Any act of domestic violence, no matter how “minor” it seems in the moment, can wreak great havoc in your life. Just one occurrence can fracture your relationships and potentially take your freedom. Understanding why it occurs can be a key to preventing it. If you can identify the driving factors or triggers behind your behavior, you have a better chance of addressing it so domestic violence doesn’t occur—or doesn’t occur again. So let’s explore some of the most common factors experts have identified as driving forces behind DV.

rebuilding-after-DV-chargeBeing accused, arrested and/or charged with domestic violence can be a highly disruptive moment in your life, to say the least. Any allegation of domestic violence can cause a rift in your family and close relationships, not to mention the stress that comes with arrest and the fear of what comes next.

However, a domestic violence charge can do much more than cause immediate stress to you and your family; it can have a ripple effect with far-reaching implications for many other parts of your life, some of which have nothing to do with whatever altercation may have prompted the accusation. Let’s discuss a few of these sometimes-surprising effects and talk about what you can do to address them.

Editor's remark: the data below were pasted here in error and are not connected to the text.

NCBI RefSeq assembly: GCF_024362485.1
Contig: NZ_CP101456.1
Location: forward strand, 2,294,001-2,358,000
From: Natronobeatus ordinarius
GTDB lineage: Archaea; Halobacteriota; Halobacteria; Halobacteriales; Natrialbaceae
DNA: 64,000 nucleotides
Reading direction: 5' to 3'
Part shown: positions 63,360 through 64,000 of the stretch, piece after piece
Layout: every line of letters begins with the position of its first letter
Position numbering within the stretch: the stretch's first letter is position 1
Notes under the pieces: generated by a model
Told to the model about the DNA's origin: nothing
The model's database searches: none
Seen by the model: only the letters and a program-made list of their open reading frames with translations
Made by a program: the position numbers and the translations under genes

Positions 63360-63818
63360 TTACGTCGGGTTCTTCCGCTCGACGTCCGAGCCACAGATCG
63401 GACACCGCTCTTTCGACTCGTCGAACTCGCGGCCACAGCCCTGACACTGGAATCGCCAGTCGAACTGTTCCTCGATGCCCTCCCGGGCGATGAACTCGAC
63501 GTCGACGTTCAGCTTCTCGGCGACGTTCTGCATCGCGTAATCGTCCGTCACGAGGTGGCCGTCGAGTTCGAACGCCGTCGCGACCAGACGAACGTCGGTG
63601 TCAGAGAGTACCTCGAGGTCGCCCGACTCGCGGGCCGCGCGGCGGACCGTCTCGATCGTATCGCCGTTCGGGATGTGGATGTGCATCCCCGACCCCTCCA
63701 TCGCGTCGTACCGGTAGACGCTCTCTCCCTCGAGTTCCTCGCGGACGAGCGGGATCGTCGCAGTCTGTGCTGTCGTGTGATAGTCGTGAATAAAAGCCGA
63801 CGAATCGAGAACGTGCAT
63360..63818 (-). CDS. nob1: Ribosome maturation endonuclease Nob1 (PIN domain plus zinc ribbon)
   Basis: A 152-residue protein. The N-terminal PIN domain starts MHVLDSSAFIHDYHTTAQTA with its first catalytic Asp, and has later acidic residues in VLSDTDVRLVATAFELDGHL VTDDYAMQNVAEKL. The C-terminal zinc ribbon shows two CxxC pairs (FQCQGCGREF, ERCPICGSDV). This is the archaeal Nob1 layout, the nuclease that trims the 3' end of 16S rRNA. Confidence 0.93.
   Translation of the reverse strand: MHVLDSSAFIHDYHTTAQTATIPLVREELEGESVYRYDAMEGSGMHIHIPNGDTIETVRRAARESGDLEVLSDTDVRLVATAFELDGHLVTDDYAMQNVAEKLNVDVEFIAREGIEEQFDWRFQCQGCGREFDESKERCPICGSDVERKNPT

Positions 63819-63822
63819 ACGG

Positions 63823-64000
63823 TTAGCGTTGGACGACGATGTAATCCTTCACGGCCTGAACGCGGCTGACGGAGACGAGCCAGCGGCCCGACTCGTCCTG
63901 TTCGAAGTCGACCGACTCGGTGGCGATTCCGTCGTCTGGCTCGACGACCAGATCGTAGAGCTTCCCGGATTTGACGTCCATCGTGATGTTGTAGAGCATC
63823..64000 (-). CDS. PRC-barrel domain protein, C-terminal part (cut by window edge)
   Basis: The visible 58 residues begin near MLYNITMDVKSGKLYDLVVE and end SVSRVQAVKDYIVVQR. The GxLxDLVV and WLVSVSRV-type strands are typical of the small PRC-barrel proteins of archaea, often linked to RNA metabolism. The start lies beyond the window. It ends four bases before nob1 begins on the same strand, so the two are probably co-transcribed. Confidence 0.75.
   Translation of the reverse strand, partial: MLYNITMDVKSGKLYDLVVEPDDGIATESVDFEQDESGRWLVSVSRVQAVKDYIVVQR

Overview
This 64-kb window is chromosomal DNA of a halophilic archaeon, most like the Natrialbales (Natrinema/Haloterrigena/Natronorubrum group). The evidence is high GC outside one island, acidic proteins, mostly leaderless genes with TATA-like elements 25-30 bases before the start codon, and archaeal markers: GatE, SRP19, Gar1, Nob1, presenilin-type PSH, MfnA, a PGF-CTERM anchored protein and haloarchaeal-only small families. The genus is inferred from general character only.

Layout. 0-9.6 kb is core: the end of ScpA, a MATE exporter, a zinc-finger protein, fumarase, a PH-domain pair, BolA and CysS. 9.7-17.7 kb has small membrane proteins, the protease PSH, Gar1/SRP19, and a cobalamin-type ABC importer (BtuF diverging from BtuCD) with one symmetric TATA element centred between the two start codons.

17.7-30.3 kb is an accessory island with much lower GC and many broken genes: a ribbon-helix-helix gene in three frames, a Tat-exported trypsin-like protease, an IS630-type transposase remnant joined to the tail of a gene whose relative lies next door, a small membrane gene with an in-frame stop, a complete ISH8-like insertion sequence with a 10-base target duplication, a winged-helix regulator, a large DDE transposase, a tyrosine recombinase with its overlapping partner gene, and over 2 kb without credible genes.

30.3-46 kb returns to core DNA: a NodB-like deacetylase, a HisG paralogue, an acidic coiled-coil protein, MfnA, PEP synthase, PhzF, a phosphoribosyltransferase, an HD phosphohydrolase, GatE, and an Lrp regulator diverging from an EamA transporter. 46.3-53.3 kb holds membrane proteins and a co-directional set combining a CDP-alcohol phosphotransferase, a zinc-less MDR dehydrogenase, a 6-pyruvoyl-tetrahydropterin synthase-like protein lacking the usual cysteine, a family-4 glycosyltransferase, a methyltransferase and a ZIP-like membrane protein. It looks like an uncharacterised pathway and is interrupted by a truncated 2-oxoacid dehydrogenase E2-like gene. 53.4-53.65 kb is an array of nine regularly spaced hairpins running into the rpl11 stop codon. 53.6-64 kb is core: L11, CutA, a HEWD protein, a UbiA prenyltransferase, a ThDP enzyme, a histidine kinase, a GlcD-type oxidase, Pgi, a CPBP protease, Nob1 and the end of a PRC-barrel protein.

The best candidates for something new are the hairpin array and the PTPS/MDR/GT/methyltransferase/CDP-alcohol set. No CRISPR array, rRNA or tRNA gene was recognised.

Effects on Career/Finances

second_chance-after-DUI-300x171Between the embarrassment, the stigma and the uncertainty, a DUI arrest can be a traumatic experience in and of itself. The following days and weeks may offer little relief as you face the prospect of jail time, fines and license suspension—not to mention possibly jeopardizing your job if you can’t get to work.

If you’re facing this kind of situation in the wake of a DUI arrest, however, the real question isn’t what will happen if you’re convicted, but what happens after your case is closed. Regardless of whether you’re convicted or how severe the penalties, the DUI arrest is a moment in your life, and at some point it will be behind you. The question is whether you will find yourself in this situation again, or whether you will let it be a teaching moment. As a point of inspiration and encouragement, we’ve hunted down a few real-life stories of people who allowed their DUI arrest to become a turning point in their lives.

Second Time’s a Charm

wet-recklessIf you’ve ever been arrested for DUI, or if you know someone who has, you have possibly heard the term “wet reckless” thrown around. Depending on the circumstances of the case, the prosecution may offer to allow a DUI defendant to plead guilty to “wet reckless” as a reduced charge. If you are offered this kind of plea deal and agree to the terms, accepting it can provide you more leniency compared to a DUI conviction, but there are still some nuances in the law and some consequences you need to be aware of. Let’s discuss some of the key differences between a “wet reckless” charge and a DUI charge to help defendants make an informed decision in the event of a plea deal.